Wednesday, February 2nd 2011

EIZO Intros 27'' Professional Display with Wide Color Gamut

EIZO announced its latest display for professionals, the FlexScan SX2762W-HX. This 27-inch LCD display bears a 16:9 aspect ratio, with a native resolution of 2560 x 1440 pixels. The display uses an IPS panel that gives 97 percent Adobe RGB palette coverage, with 850:1 static contrast ratio and 270 cd/m² brightness. Panel response time is rated at 6 ms. An ambient light sensor adjusts settings optimized to the lighting conditions, while a proximity sensor lets the display know if the user is away from keyboard, which then sends the display into a power-saving mode.

The FlexScan SX2762W-HX takes input from dual-link DVI, DisplayPort, and mini-DisplayPort. It packs a USB 2.0 hub that gives users easy access to a couple of ports. The stand allows height, tilt, and pivot adjustments. Slated for release in the second week of February, the EIZO FlexScan SX2762W-HX comes backed by a 5-year warranty, priced at US $1533.
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31 Comments on EIZO Intros 27'' Professional Display with Wide Color Gamut

#1
Breit
i've read somewhere that the whole radeon 5k and 6k series is build from the ground up to support 10-bit, but mysteriously amd seems to forgot the implementation in its drivers... at least in the catalyst consumer package.
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#2
pr0n Inspector
Even the 4000 cards actually support 10-bit, but AMD/nvidia think windows users somehow deserve less.
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#3
Unregistered
If you think you can see a difference between 24bit(+alpha = 32-bit) color and 30, 36, 48 or even the ultra 64-bit color you are hardly mistaken... ;)

As far as I'm aware the human eye can distinguish between 7 million and 12 million colors (at tops), while 24 bits is already more than 16 million colors, 30 bits = 1 billion , 36 bits = 69 billion and 48 bits = ~ 282 trillion colors, hahahaha!!
#4
Completely Bonkers
TAViX said:
If you think you can see a difference between 24bit(+alpha = 32-bit) color and 30, 36, 48 or even the ultra 64-bit color you are hardly mistaken... ;)

As far as I'm aware the human eye can distinguish between 7 million and 12 million colors (at tops), while 24 bits is already more than 16 million colors, 30 bits = 1 billion , 36 bits = 69 billion and 48 bits = ~ 282 trillion colors, hahahaha!!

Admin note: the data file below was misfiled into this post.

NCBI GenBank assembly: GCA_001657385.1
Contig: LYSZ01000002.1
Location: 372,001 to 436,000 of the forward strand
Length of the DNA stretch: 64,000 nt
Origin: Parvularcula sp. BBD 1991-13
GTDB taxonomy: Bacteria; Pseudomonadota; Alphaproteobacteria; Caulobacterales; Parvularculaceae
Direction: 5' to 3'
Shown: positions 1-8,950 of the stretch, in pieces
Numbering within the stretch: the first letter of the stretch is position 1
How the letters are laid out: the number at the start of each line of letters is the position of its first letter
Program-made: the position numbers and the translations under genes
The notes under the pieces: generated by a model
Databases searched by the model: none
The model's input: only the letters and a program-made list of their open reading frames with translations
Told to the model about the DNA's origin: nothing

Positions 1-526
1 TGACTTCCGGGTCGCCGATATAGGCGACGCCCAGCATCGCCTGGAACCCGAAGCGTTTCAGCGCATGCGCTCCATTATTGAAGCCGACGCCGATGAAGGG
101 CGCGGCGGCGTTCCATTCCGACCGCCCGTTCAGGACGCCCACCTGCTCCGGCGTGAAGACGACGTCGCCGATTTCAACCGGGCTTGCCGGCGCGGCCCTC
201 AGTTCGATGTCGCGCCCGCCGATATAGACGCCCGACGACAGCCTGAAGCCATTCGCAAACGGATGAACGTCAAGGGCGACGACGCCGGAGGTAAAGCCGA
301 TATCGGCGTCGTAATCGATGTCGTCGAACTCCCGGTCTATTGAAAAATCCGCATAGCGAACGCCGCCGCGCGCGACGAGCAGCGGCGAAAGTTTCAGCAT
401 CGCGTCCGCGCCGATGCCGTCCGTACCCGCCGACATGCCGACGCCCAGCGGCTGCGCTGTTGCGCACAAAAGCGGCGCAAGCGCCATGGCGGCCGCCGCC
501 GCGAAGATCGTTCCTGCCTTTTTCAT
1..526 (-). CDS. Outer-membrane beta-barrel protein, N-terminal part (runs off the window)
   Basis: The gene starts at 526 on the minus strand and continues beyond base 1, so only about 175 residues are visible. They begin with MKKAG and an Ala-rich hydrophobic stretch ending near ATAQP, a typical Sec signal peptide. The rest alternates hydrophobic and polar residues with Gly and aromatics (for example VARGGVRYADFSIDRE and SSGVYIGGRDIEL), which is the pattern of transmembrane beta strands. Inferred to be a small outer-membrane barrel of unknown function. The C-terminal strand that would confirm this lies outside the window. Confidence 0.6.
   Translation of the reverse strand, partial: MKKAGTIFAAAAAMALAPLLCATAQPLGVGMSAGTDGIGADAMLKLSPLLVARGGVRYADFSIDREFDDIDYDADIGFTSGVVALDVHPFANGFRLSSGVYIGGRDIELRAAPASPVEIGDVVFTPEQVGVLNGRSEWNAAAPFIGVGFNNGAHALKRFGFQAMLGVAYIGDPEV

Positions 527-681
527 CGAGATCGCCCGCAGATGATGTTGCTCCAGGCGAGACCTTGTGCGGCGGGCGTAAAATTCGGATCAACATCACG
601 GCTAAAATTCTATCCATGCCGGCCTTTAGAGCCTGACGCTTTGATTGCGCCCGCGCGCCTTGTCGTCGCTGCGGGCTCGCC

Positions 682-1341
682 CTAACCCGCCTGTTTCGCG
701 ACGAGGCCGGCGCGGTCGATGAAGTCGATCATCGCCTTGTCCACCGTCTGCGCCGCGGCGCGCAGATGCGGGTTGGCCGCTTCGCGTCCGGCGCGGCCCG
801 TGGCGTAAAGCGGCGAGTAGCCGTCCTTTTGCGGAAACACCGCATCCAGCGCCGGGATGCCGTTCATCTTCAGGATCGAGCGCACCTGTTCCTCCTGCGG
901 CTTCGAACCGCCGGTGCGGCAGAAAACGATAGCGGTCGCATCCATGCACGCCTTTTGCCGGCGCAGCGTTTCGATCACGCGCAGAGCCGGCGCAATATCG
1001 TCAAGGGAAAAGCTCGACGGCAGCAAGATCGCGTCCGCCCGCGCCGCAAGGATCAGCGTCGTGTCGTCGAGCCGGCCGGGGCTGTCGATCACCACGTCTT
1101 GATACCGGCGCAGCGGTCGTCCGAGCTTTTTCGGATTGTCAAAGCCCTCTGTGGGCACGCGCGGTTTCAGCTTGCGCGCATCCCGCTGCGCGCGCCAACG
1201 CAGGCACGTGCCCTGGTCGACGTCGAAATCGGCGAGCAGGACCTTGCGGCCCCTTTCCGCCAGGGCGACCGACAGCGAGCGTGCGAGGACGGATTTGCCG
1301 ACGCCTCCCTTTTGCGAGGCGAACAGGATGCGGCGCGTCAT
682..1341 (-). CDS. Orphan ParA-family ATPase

When you mix heory, practice and gamma curves, it gets a bit more complicated.

Imagine a "greyscale". On a 24 bit colour monitor, this is only 8 bit greyscale. YES, you can see the banding pretty easily. Now, add a gamma curve, ie. non-linear, and you actually reduce the effective bit-depth very quickly, where shades jump a couple of bands (where the curve is steep) or stay in the same identical shade, even when they should different (when the curve is shallow).

This is why medical monitors (viewing x-rays etc) went very quickly to 10bit with internal processing at 12bit to try to reduce this problem so the doctors could actually spot the hairline fractures in bones etc.

What is true for greyscale is true for mono-colour, and by extension, is true for RGB albeit less noticable. But in my own experience, trying to calibrate a 24bit professional monitor to perfectly show PANTONE print colours is impossible. You can get some right, but not across the spectrum. However, with 36bit+ colour space this is much easier to do.

Now 24bit is actually a silly "truth" for visual perception. If you add 255 red, 255 blue and 0 or 1 green, then no, you will not notice any difference. But try calibrating a whole bunch of colour spaces, and 24 bit really isnt good enough.

NOT that you will notice any difference in a first person shooter. But you WOULD notice the difference if the Food Magazine had meat just a little bit green. LOL.
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#5
Completely Bonkers
TAViX said:
Already at 120 dpi, thank you. Already at second beer, thank you very much ;)
I was talking about the icons in programs like AutoCAD, Maya, 3DS, iDEAS, CADceus, etc, etc, that don't scale well with high dpi settings.
Also the stupid text books like the ones Cisco have for study. They are written in flash, java, whatever, and you cannot make the text bigger at all. Not even by increasing dpi.....
But the most important thing is that I keep the screen at least half of meter from my eyes. I still don't need glasses, but that can change if I stay to close to the screen to read crappy small text....
Ah, I see your issue.

Yes, WHEN WILL WE HAVE TRUE scalable desktop?

All I can suggest is an icon in the taskba allowing you to quickly change resolutions for that nasty oldskool software. Alternatively, try to find a Flash manager than has a zoom function.
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#6
Unregistered
Yeah, that sucks, I know.... :(

Interesting post the one with medical monitors. I didn't know that. Tnks.